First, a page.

- ‘Window shop’ anonymously on your state exchange (if you’re in DC or one of the 14 states that run their own exchanges) or HealthCare.gov’s plan browsing page (if you’re in one of the other 36 states; note that as of the fall of 2021, there will be 33 states using HealthCare.gov, with three additional states — Kentucky, Maine, and New Mexico — transitioning to their own enrollment platforms). The window shopping tools that are available through the exchanges are anonymous and do not require you to enter any identifying information; they offer a quick and easy way to get a good idea of what’s available to you. You can enter an estimate of how much you expect to earn in 2021, and the shopping tools will show you the amount of premium subsidy (premium tax credit) you’ll be eligible to receive (here’s how household income is calculated under the ACA).
- Consult with a trained advisor. Set up an appointment with a navigator or broker in your area who will be able to help you sort through the available options and figure out which one will best meet your needs. (See below for more information about the enrollment assisters who can help you.)
- Talk with your health care providers. This is helpful especially if you’re considering a policy change during open enrollment. You’ll want to know which provider networks include your doctors, and whether any network changes are planned for the coming year.
Should I let my existing ACA-compliant health plan renew for 2022?
If you’re already enrolled in an ACA-compliant health plan through your state’s marketplace, can you just let that plan automatically renew for 2022? In most cases, yes, assuming your plan will still be available next year.
Auto-renewal is an option for nearly all exchange enrollees, although Maine, Kentucky, and New Mexico residents will need to claim their new accounts at their state-run exchanges, as those states are transitioning away from HealthCare.gov and enrollee data will be migrated to the new exchange platforms.
But relying on auto-renewal is not in your best interest. No matter how much you like your current plan, it pays to shop around during open enrollment and see if a plan change is worth your while.
Here is why:
- In most states, you’ll have limited opportunities to pick a new plan after your coverage is auto-renewed. The auto-renewal process happens right after December 15, for people who haven’t manually renewed or selected a new plan. In most states, that’s after the end of the normal open enrollment period, which means you won’t get a chance to change your mind if it turns out that your plan’s after-subsidy premiums are increasing or the provider network is changing. (Note that the Biden administration has proposed a one-month extension to open enrollment, so that it would run through January 15 in all future years — starting with the open enrollment period for 2022 coverage. If this rule change is finalized, people will have the first couple of weeks of the new year to make a plan change, if necessary.)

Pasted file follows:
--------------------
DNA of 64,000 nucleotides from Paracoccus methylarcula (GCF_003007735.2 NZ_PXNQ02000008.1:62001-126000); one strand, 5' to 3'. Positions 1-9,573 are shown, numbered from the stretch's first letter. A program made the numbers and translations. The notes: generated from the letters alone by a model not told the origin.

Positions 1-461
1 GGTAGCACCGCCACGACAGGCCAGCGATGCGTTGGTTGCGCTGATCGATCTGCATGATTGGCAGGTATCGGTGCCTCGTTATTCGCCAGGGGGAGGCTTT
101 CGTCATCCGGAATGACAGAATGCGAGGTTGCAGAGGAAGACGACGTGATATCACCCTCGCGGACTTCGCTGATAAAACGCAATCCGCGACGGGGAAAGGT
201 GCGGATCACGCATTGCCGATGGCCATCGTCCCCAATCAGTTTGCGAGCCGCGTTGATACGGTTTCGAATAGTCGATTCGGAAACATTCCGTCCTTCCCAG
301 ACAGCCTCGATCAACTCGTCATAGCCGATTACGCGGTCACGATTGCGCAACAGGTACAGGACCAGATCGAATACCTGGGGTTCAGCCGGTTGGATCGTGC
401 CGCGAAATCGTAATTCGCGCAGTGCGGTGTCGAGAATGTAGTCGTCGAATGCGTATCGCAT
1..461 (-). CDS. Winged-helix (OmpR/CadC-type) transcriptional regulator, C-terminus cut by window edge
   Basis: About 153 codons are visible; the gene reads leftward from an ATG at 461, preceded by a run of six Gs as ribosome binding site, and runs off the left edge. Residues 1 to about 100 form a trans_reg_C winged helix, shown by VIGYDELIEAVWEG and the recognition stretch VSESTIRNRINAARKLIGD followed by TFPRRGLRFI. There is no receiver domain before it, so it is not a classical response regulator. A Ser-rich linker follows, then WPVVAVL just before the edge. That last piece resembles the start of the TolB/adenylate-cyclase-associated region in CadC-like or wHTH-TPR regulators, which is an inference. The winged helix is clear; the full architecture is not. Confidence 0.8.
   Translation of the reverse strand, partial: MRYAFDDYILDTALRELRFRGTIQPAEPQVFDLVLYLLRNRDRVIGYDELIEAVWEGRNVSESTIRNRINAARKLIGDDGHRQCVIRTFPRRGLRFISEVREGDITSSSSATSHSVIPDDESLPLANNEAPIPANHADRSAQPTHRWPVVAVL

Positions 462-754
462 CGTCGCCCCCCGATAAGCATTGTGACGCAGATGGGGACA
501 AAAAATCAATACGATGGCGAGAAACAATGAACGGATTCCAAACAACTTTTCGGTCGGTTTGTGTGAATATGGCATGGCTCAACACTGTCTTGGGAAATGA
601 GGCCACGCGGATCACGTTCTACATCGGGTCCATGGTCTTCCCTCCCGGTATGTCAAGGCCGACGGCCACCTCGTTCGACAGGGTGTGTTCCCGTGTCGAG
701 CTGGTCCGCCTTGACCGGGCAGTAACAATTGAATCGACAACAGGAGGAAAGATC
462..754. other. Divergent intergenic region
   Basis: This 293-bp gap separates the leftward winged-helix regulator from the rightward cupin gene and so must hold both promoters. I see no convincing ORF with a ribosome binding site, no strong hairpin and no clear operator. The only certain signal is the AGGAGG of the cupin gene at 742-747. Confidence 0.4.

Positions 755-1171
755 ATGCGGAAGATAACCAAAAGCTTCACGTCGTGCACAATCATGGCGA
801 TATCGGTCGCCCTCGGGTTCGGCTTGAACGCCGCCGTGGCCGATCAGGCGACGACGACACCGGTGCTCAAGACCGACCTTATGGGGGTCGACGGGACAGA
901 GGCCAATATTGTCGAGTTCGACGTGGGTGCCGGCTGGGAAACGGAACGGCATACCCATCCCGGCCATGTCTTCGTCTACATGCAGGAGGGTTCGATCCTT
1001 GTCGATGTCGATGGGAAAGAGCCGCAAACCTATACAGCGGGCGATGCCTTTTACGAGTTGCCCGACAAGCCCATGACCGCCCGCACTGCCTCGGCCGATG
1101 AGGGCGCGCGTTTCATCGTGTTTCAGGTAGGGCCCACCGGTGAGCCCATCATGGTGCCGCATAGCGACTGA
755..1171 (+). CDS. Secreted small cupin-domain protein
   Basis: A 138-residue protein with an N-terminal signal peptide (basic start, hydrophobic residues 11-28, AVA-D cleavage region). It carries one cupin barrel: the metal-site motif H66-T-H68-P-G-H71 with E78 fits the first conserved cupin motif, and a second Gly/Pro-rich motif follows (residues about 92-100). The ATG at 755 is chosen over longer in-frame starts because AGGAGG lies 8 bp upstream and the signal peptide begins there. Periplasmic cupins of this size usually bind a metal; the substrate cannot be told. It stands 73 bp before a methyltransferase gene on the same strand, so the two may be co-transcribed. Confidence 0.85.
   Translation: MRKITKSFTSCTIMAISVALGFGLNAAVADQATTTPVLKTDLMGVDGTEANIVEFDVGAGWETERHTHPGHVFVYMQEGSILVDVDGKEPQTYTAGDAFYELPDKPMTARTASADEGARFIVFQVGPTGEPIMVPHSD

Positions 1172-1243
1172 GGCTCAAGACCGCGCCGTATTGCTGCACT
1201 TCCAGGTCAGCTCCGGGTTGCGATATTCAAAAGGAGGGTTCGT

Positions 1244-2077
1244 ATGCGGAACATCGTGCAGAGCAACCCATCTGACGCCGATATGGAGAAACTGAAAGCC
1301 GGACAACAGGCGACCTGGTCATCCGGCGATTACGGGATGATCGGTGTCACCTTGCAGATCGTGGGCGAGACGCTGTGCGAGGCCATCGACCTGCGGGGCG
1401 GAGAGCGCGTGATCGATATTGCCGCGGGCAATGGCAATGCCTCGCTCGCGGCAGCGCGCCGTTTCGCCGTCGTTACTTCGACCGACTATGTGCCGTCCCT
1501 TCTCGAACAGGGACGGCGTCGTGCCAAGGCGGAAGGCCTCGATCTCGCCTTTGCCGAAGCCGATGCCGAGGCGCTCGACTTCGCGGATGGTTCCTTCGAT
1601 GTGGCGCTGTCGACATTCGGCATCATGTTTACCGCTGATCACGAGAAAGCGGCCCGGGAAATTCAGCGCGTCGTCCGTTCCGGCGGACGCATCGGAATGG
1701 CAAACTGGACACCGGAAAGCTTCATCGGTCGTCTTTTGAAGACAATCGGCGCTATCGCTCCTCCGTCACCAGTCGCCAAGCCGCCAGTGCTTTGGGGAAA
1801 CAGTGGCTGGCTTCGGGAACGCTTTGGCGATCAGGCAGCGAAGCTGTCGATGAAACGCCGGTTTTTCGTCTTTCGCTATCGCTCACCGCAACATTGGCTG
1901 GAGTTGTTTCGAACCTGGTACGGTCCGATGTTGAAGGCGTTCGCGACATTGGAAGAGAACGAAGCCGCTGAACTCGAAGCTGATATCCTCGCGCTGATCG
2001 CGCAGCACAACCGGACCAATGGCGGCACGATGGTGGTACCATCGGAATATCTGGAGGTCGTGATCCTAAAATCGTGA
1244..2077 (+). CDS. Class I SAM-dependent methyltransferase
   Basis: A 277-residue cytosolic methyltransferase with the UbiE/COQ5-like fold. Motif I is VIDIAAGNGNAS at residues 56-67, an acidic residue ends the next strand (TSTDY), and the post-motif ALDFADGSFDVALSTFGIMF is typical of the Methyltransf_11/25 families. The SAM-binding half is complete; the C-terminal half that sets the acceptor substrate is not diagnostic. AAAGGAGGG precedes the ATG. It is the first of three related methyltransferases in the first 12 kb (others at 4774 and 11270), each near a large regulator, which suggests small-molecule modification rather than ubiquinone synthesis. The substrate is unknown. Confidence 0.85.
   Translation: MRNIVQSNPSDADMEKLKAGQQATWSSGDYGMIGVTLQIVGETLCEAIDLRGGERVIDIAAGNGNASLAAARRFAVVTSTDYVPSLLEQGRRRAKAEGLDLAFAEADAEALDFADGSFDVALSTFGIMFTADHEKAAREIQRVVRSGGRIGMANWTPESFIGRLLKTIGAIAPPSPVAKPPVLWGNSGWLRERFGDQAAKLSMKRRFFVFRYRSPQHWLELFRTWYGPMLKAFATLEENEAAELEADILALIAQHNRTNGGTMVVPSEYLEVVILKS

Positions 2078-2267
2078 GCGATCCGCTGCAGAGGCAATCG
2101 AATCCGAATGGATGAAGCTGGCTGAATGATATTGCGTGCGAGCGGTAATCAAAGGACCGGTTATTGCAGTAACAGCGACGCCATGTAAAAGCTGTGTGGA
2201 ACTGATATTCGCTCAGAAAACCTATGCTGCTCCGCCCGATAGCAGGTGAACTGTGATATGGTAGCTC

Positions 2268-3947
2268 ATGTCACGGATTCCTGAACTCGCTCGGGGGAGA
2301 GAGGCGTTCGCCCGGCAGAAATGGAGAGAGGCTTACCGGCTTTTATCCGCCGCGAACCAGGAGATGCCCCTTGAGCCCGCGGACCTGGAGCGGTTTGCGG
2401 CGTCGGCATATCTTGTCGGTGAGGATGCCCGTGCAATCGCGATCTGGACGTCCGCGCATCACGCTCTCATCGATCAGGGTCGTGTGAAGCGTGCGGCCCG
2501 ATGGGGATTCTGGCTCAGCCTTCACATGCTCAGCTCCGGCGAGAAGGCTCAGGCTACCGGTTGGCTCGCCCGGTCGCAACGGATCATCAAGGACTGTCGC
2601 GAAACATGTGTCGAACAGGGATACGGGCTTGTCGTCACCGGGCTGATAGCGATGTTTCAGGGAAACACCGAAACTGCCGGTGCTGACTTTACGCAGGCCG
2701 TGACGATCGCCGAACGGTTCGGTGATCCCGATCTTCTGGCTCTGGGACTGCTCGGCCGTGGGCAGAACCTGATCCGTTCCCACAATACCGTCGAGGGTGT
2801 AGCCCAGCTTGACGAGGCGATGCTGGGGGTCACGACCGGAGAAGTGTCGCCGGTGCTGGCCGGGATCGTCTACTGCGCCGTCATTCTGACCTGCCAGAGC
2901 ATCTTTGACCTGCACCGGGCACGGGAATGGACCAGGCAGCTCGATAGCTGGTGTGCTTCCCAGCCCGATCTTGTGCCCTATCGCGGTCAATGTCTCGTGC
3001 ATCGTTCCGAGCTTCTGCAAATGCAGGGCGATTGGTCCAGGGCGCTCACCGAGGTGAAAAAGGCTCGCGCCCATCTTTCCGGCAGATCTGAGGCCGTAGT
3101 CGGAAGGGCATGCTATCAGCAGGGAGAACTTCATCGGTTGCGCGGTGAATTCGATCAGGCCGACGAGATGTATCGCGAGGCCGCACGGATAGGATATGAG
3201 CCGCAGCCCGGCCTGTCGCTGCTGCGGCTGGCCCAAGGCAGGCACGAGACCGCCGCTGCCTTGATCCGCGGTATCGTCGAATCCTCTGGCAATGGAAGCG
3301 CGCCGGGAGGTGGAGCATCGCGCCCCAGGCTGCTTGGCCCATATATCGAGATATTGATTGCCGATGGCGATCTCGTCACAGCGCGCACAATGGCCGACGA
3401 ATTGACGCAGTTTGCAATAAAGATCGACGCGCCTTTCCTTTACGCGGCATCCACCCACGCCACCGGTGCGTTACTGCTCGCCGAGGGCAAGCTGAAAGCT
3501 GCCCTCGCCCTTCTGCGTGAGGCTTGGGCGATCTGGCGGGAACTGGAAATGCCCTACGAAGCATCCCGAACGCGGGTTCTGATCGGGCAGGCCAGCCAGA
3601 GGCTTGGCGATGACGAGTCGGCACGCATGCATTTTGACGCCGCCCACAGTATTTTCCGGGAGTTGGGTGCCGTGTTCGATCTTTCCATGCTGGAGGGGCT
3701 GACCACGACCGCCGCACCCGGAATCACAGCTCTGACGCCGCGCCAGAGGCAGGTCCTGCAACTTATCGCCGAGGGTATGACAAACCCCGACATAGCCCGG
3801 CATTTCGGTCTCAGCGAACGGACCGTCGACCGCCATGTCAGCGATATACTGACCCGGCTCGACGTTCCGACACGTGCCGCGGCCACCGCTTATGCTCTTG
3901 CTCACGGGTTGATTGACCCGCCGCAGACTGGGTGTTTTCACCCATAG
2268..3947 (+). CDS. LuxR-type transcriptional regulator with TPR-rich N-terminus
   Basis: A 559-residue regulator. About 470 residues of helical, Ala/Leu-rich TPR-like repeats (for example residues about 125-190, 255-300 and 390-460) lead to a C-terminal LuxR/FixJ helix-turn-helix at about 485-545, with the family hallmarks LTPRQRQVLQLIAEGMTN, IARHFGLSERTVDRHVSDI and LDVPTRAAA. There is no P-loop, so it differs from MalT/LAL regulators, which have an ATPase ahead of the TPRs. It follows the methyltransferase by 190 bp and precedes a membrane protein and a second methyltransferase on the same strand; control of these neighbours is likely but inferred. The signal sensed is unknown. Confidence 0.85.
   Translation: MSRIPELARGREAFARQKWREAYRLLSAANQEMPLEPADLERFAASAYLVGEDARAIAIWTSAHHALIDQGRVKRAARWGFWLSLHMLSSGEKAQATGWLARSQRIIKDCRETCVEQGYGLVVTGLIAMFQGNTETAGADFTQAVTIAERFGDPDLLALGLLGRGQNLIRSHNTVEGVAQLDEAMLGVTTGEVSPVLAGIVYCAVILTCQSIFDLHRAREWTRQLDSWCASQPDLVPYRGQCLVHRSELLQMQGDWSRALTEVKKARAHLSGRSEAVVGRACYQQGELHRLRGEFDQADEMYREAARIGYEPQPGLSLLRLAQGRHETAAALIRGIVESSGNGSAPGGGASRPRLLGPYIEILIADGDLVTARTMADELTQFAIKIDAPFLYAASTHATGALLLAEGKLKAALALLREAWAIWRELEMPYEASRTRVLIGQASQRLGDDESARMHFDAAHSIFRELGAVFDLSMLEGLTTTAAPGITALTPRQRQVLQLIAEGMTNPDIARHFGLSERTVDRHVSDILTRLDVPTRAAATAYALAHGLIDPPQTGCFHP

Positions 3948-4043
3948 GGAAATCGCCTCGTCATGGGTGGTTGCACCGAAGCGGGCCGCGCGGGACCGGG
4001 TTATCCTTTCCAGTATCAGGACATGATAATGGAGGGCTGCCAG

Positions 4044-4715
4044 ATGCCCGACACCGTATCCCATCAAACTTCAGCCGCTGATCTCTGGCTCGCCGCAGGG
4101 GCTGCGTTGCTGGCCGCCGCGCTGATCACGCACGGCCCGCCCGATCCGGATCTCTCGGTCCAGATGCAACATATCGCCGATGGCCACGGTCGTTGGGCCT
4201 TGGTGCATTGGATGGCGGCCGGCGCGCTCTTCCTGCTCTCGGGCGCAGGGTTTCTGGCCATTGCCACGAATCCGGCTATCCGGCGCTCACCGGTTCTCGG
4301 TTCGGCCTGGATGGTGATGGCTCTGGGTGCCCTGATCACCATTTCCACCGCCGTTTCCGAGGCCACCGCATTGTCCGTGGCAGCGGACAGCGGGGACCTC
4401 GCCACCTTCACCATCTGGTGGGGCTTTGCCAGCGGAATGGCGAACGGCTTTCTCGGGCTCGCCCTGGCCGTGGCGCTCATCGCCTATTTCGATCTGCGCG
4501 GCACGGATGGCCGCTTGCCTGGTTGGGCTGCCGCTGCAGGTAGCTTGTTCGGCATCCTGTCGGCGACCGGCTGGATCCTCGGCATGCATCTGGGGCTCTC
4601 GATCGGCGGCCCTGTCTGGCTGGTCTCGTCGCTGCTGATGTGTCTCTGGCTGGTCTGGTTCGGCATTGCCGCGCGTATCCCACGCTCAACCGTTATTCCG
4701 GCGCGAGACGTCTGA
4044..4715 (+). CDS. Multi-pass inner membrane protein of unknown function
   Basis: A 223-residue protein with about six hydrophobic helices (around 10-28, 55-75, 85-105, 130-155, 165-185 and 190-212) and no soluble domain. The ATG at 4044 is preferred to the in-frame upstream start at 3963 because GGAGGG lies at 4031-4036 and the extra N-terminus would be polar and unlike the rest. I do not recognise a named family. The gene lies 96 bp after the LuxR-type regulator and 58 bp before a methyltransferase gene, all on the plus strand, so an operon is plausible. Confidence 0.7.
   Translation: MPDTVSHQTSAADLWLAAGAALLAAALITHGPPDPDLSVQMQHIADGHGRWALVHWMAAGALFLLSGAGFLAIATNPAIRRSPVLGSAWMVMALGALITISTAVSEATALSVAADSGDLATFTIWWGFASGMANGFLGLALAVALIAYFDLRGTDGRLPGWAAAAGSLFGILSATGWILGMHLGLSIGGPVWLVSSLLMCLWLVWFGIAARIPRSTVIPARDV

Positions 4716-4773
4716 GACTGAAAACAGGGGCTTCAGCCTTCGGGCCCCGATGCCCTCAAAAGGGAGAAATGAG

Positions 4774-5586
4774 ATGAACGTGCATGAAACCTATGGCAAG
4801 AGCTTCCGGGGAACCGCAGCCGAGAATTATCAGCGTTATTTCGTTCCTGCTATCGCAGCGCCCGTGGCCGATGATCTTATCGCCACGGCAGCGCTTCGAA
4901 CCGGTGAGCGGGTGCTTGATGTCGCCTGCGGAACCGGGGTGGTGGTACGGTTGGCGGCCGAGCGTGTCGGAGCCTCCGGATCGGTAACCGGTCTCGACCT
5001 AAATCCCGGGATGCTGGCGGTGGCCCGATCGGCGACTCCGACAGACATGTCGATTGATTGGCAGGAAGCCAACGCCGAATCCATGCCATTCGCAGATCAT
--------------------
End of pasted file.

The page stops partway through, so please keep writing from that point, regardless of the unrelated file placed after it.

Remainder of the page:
- Your subsidy amount will generally change from one year to the next. If your subsidy gets smaller, auto-renewal could result in higher premiums next year. As has been the case for the last couple of years, there are a plethora of new insurers entering insurance markets all across the country for 2022. This is good news in terms of competition and plan options. But if those plans are priced below the existing options, they can bring down the cost of the benchmark plan and reduce premium subsidies for everyone in the area. Shopping around for a different plan — as opposed to letting your plan auto-renew – might result in substantial savings.
- If you receive a subsidy, auto-renewal could be dicey even if the subsidy amount isn’t declining. If you rely on auto-renewal (as opposed to manually renewing and completing the financial eligibility determination process for the coming year), the exchange can renew your plan without a premium subsidy in certain circumstances. This includes situations in which the most recent tax return on file shows that your income was over 500% of the poverty level or below 100% of the poverty level. It also includes situations in which you didn’t give the exchange permission to access your financial information in subsequent years. This is explained in more detail in this FAQ.
- If your plan is being discontinued, auto-renewal will result in the exchange or your insurer picking a new plan for you. They will try to assign you to the closest match to what you have now, but selecting your own new plan is a better option.
- Auto-renewal might result in a missed opportunity for a better value. Even if the plan you have in 2021 represented the best value for this year, there may be different plans available for 2022 (insurers are expanding their coverage areas and joining the exchanges in numerous states for 2022). Provider networks and benefit structures can change from one year to the next, as can premiums. You might still decide that renewing your current plan is the best option for 2022. But it’s definitely better to actively make that decision rather than letting your plan auto-renew without considering the other available options.
Who can help me enroll in an ACA-compliant health insurance plan?
Health insurance is complicated, and many people want or need personal assistance with the application process and with ongoing insurance utilization questions. To fill this need, there are a variety of assisters nationwide who are trained to guide people through the process of researching and enrolling in health plans, and some can provide ongoing support after the plan is purchased.
Health insurance navigators
The health insurance Navigator role was created for the purpose of providing impartial education and outreach about the exchanges and exchange health plans, helping applicants determine whether they qualify for subsidies or Medicaid, and assisting them in the enrollment process. Standards and regulations for the Navigator program are outlined in 45 CFR 155.210 and CFR 45 155.215.